By Tom Leah
As we ambled up to Band On The Wall, it suddenly occurred to me that I hadn’t written any sort of review or blog entry before. What if I forget something? I should take notes. But wait, I shouldn’t over analyse it. Hang on, I want to enjoy the gig! Aaah! I’m just going to have to bite the bullet and TRY and remember.
The stage was set, coats flung to the floor, Zara McFarlane and her band took to the stage. Within the first few minutes my fumbling thoughts were put to rest. The story of ‘More Than Mine‘ seemed to strike a familiar chord with the audience, featuring a Saxophone solo that encapsulated the sense of frustration of seeing a past love with a new partner. The backdrop for such a story? The unpretentious setting of a supermarket.
Zara’s contemporary cover of Nina Simone’s ‘Plain Gold Ring’ had the audience hanging on every word, daring not interrupt her beautifully sustained final note. The familiar compositional atmosphere of Matthew Halsall flowed through the room with the co-written ‘The Games We Play’, presenting a wonderful combination of styles between two of the big names in modern Jazz.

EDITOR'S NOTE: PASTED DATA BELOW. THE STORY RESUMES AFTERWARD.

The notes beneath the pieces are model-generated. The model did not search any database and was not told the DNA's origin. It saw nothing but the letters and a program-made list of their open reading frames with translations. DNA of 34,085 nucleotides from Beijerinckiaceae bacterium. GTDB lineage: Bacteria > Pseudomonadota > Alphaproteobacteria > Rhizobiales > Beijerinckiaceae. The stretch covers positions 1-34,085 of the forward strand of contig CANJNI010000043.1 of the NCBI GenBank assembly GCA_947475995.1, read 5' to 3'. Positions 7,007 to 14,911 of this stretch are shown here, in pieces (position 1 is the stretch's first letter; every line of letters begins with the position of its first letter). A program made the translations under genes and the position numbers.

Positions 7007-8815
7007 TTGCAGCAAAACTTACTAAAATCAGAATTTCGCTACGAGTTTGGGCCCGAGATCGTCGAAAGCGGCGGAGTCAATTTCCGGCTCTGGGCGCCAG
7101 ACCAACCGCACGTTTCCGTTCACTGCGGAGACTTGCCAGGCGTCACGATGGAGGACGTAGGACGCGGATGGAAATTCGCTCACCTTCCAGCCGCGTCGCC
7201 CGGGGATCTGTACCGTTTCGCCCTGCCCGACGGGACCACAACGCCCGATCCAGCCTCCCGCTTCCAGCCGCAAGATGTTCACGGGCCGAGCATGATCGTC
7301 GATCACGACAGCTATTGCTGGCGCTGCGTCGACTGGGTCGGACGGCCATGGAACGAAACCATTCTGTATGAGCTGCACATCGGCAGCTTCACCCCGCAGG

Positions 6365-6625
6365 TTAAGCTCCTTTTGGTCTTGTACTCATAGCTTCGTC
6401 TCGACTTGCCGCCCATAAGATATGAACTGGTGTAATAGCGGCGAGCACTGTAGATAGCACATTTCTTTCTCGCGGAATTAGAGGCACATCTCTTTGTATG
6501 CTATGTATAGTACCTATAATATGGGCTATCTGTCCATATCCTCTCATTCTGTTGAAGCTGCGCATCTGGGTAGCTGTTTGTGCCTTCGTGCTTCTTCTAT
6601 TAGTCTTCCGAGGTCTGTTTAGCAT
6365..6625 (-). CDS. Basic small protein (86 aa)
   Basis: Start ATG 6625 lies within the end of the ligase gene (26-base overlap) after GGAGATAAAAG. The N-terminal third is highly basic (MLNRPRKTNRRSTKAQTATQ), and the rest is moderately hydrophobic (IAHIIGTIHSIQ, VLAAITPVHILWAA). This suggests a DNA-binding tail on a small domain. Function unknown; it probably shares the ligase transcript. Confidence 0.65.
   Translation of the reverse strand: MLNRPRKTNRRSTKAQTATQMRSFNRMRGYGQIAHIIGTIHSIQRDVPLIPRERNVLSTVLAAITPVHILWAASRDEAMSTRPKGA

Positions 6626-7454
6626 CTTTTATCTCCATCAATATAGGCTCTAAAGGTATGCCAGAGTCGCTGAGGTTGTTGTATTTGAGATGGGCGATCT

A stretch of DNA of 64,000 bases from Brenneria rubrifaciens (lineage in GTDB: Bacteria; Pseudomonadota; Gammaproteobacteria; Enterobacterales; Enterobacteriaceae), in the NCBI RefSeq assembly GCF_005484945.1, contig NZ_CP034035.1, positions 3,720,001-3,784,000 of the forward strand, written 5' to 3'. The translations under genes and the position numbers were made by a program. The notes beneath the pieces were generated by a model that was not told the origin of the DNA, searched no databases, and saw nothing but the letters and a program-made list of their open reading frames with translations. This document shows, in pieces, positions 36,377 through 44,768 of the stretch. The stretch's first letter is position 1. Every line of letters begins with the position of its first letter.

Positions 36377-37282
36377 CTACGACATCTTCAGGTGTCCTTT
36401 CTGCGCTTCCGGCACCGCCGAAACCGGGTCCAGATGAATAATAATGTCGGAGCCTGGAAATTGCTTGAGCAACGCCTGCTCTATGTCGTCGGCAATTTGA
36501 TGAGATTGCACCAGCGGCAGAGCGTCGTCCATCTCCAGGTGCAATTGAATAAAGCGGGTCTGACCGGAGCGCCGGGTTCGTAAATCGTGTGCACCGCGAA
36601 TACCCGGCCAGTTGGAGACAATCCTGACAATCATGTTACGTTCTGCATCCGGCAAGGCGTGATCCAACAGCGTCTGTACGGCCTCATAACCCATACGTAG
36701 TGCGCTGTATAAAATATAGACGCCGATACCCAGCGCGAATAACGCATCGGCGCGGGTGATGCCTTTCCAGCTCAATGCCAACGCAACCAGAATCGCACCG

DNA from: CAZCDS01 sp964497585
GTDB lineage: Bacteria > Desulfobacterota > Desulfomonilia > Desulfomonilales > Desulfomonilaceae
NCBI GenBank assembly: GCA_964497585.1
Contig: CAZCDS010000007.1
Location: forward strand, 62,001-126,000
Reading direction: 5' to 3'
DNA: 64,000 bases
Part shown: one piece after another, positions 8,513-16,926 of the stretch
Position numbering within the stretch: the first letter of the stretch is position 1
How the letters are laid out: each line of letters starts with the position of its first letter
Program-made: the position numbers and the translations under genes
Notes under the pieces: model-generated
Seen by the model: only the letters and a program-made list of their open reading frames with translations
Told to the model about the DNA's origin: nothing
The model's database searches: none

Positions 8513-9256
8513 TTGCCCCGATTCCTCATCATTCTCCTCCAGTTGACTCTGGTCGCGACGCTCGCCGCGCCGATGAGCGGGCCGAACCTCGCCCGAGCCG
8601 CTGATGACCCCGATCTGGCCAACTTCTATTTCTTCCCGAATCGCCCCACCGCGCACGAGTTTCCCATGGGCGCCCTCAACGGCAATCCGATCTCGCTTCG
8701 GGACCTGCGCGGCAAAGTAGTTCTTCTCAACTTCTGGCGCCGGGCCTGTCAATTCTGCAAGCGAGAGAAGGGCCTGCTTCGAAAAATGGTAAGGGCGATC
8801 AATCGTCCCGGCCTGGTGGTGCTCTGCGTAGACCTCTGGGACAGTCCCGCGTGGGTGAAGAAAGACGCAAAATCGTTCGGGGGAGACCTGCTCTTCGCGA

The highlight of the set for me was a wonderful rendition of Junior Murvin’s ‘Police and Thieves‘, which featured the most timely passing police siren from the world outside, a reminder of the intimate atmosphere that had been so carefully created inside the Band On The Wall.
I was much more relaxed now. There was loads to write about, it was a beautiful gig which would struggle to leave my memory. Actually, maybe there was too much. Oh no! Which parts do I include?! Heather said to keep in relatively concise and here I am writing a minor dissertation on the evenings performance! I just need to conclude then I can call it a day.
It was a beautiful performance, no pretence and an abundance of quality musicianship. A soulful contemporary take on Jazz, right up my street. Nice one Zara McFarlane.